When the brain is shaken inside of the skull, it can result in a traumatic brain injury (TBI). This commonly occurs when someone experiences a sudden movement or jolt to the head due to an acute trauma like an accident or a fall. A person doesn’t need to be hit by an object to experience a TBI; it doesn’t even have to involve contact to the head by another object. For example, a concussion can be the result of a rear-end collision that causes whiplash.
Traumatic Brain Injuries (TBI)
TBIs are a neurologic condition. TBIs can range from very mild to severe or even life-threatening. Mild TBIs are often referred to as “concussions.” About 80% of all TBIs are mild and will generally heal by themselves, similar to how a bruise heals on your body. This is because a bruise can actually form in the location where you hit your head (where the brain hits the skull). But while these physical injuries usually get better with a little time, there are other mental injuries or conditions that can show up a little bit later. One such condition is post-traumatic stress disorder, commonly referred to as PTSD.
What can be confusing about PTSD as a result of TBI is that many of the symptoms of both conditions are the same. Therefore it’s difficult to tell if someone is experiencing both conditions or just one. These shared symptoms include:
- Difficulty sleeping
- Problems with concentration
- Ongoing headaches
- Out-of-character mood swings
- Feelings of isolation
But while these conditions can be related, sometimes they can be cause and effect. In other words, sometimes PTSD can be the result of a TBI rather than a co-occurrence.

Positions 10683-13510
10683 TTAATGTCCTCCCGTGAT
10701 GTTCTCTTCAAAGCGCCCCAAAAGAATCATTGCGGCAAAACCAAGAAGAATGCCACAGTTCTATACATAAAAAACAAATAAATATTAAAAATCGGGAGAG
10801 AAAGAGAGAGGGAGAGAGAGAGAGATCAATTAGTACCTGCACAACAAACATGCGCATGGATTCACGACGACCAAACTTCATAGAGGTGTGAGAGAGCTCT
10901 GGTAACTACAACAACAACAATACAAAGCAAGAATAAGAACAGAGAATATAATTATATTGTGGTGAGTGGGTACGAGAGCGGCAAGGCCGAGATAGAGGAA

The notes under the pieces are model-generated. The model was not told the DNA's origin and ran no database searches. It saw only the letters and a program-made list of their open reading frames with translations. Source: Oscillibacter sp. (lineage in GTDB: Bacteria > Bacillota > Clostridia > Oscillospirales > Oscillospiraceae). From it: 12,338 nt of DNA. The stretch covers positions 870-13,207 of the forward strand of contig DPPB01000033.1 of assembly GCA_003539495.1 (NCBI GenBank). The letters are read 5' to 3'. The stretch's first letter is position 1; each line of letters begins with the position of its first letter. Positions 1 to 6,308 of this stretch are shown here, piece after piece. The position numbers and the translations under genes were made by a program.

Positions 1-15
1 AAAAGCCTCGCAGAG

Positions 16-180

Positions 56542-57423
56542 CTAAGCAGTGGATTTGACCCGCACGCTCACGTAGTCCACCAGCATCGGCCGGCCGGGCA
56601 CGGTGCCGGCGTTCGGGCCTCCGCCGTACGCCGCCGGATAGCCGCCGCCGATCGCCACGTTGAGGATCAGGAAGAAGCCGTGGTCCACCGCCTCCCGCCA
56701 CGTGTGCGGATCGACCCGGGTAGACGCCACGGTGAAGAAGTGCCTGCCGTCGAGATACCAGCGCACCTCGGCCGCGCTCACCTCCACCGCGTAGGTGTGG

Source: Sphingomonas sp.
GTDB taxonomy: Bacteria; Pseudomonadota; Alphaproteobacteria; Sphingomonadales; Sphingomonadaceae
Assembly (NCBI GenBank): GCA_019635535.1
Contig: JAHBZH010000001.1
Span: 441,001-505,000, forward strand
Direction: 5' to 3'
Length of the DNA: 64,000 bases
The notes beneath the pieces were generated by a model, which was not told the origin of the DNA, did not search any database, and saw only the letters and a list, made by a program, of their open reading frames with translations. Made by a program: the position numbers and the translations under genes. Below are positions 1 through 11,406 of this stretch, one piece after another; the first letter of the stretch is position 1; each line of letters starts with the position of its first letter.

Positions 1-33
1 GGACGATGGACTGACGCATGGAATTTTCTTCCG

What is Post-Traumatic Stress Disorder (PTSD)?
PTSD was once thought of as being a mental condition that commonly occurs after someone suffers from an intense trauma. However, the prevailing understanding these days is that PTSD is more than this. PTSD is now being understood as damage to certain brain organs and systems as a result of a flooding of neurochemicals to those brain organ/systems resulting from emotional and/or physical trauma. While soldiers who have experienced combat are known to be prone to PTSD, so too are those who have been victims of a catastrophic motor vehicle accident.
So what does PTSD really have to do with TBI? According to numerous studies, there is a causal link found between suffering a TBI and developing PTSD. Although they are not the same condition in any which way, they can both result from the same accident or event. But where one begins and the other ends can prove difficult to decipher. For this reason it’s in your best interest to seek medical attention as soon as possible. A knowledgeable and experienced physician can help you to care for your TBI and/or PTSD. Don’t delay in seeking treatment, as both of these conditions can become more serious when not treated.
The Attorneys at Miller & Tischler, P.C. Can Help
If you or a loved one has suffered a TBI or PTSD after a motor vehicle accident, it can have a widespread impact on your daily life. When these conditions have occurred as a result of someone else’s negligence, you should not have to pay the price.
The Michigan personal injury attorneys at Miller & Tischler, P.C. can help you to fight for the compensation that you deserve. To learn more or to schedule a free consultation, contact us today!